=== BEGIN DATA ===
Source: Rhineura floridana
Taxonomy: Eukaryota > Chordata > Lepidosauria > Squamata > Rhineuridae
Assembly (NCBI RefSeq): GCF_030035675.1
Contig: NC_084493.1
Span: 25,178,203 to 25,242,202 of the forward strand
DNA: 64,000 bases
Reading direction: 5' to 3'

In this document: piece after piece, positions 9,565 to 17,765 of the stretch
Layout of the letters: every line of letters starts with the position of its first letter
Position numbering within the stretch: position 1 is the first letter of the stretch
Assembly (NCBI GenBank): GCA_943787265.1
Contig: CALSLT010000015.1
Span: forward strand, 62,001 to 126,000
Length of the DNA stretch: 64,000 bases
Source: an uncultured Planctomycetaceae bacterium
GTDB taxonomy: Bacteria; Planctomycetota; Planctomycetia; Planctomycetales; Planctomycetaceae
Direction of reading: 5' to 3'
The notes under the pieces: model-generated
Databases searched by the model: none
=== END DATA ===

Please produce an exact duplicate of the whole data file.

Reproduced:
Source: Rhineura floridana
Taxonomy: Eukaryota > Chordata > Lepidosauria > Squamata > Rhineuridae
Assembly (NCBI RefSeq): GCF_030035675.1
Contig: NC_084493.1
Span: 25,178,203 to 25,242,202 of the forward strand
DNA: 64,000 bases
Reading direction: 5' to 3'

In this document: piece after piece, positions 9,565 to 17,765 of the stretch
Layout of the letters: every line of letters starts with the position of its first letter
Position numbering within the stretch: position 1 is the first letter of the stretch
Assembly (NCBI GenBank): GCA_943787265.1
Contig: CALSLT010000015.1
Span: forward strand, 62,001 to 126,000
Length of the DNA stretch: 64,000 bases
Source: an uncultured Planctomycetaceae bacterium
GTDB taxonomy: Bacteria; Planctomycetota; Planctomycetia; Planctomycetales; Planctomycetaceae
Direction of reading: 5' to 3'
The notes under the pieces: model-generated
Databases searched by the model: none